Loving Someone is Simple and Cheap

5 November 2006: 31st Sunday in Ordinary Time
Deuteronomy 6, 2-6; Psalm 18; Heb 7, 23-28; Mark 12, 28-34

There are two things I want to say about love. These things are simple, almost stating the obvious. But when done, it requires some effort. First, you don’t have to say something to express love. A lot of love-expressions do not involve words. St. Ignatius of Loyola said that love ought to be expressed more in deeds than in words. It is easier to say or text ‘I love you’ but when you are in the middle of a busy week or you just had a fight with your wife, to say ‘I love you’ might come harder, much more so, to do things that express love. One of the commonly expressed difficulties is visiting the sick. I myself find it difficult to start a conversation to a sick person especially when I don’t know them. People come to request for hospital visits for anointing and many them I personally don’t know. Usually we open conversations with “How are you?” --- “Kamusta po kayo?” in Filipino. One time, the patient said, “Isn’t it obvious, Father?” I guess we think that we need to say something. There is a story told by Marcia Schwartz in Guideposts magazine. It’s about a visit to her grandmother in a nursing home:

“Nice you’ve come,” my grandmother whispered weakly from the bed. Just the night before, we had brought her to the nursing home because it not took several people to move her large-boned, crippled body. Her complexion looked pasty in the morning light and her colorless hair was wispy against her pillow. Grandma, always so active, always doing for others. Now her hands lay limp on the sheets --- hands that once served heaps of potatoes and fried chicken on blue willow plates, kneaded bread, patched overalls, gathered eggs, and churned butter.

I shoved my hands into the pockets of my coat. I felt helpless and awkward, not knowing what to say.

Several days later, I went to a doctor for a routine treatment. My three-year-old son stood wide-mouthed with fear and concern as we waited.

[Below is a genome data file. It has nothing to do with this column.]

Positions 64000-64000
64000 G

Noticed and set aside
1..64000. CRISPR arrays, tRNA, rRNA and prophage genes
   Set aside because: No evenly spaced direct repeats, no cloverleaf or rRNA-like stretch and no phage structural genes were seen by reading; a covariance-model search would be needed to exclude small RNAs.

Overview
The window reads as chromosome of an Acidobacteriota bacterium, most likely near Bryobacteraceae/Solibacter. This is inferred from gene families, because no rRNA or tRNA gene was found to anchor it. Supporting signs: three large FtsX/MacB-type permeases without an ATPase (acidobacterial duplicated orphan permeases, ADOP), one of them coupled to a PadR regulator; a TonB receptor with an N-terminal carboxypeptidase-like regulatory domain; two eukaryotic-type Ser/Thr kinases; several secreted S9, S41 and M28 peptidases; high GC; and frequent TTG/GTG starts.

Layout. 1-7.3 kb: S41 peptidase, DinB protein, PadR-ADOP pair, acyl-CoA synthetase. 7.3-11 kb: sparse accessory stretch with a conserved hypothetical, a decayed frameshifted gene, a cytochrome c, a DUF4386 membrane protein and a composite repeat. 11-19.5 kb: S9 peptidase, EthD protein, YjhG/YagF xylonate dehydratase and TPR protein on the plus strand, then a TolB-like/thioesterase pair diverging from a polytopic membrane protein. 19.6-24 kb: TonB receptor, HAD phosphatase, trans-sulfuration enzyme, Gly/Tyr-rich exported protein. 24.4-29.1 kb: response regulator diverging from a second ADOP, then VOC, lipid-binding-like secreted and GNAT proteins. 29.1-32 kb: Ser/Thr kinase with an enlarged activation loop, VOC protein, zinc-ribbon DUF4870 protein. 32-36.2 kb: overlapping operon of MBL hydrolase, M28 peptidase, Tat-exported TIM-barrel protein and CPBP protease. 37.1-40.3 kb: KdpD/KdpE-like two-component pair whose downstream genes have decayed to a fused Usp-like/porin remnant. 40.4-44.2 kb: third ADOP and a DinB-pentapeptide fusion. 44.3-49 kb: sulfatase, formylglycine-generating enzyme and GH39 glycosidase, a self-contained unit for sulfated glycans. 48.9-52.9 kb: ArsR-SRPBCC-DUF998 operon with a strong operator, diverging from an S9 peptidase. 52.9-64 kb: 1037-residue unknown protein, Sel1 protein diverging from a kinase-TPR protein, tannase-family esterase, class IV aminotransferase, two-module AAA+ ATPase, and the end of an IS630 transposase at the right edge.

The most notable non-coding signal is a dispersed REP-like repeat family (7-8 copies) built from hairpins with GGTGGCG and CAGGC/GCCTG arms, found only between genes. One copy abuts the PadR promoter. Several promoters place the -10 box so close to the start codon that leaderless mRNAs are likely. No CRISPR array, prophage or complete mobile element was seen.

“Don’t worry,” I reassured him. “I’m all right."

Then he took my hand and held it quietly in his two small ones. My heart flooded with warmth and thankfulness. And suddenly with my little boy holding my hand, I knew what I would do the very next time I visited my grandmother.

Second, we need people, and thus, we need love. People need people. There is a story about a father who has a three-year-old daughter, who, one night, requested his aid to get her undressed. The father narrated, “I was downstairs and she was upstairs and, I said, ‘Well, I have taught you how to undress yourself’ I reminded her.”

“Yes,” she explained, “but sometimes people need people anyway, even if they do know how to do things by themselves.” As I slowly lowered the newspaper a strong feeling came over me, a mixture of delight, embarrassment, and pride. Delight, in the realization that what I just heard crystallized many stray thoughts on interpersonal behavior; anger, because she stated effortlessly and straightforwardly what I had been struggling with for months and years; and pride, because after all, she is my daughter.”

Many of us think that we have to talk all the time, think of the proper advice to give to our loved ones in moments of difficulty and grief. But a lot of times, they already know what to do and how to handle it. They know that what are lacking are two things that cannot be bought: first, deeds like being held on one’s hands, being embraced, being listened to; and second, being just there. A student of mine when asked, “Why don’t you have a girlfriend?” answered back, “Loving someone is expensive.” I disagreed. Loving some is actually simple and cheap --- just like faith: love God and love neighbor. Nothing else.

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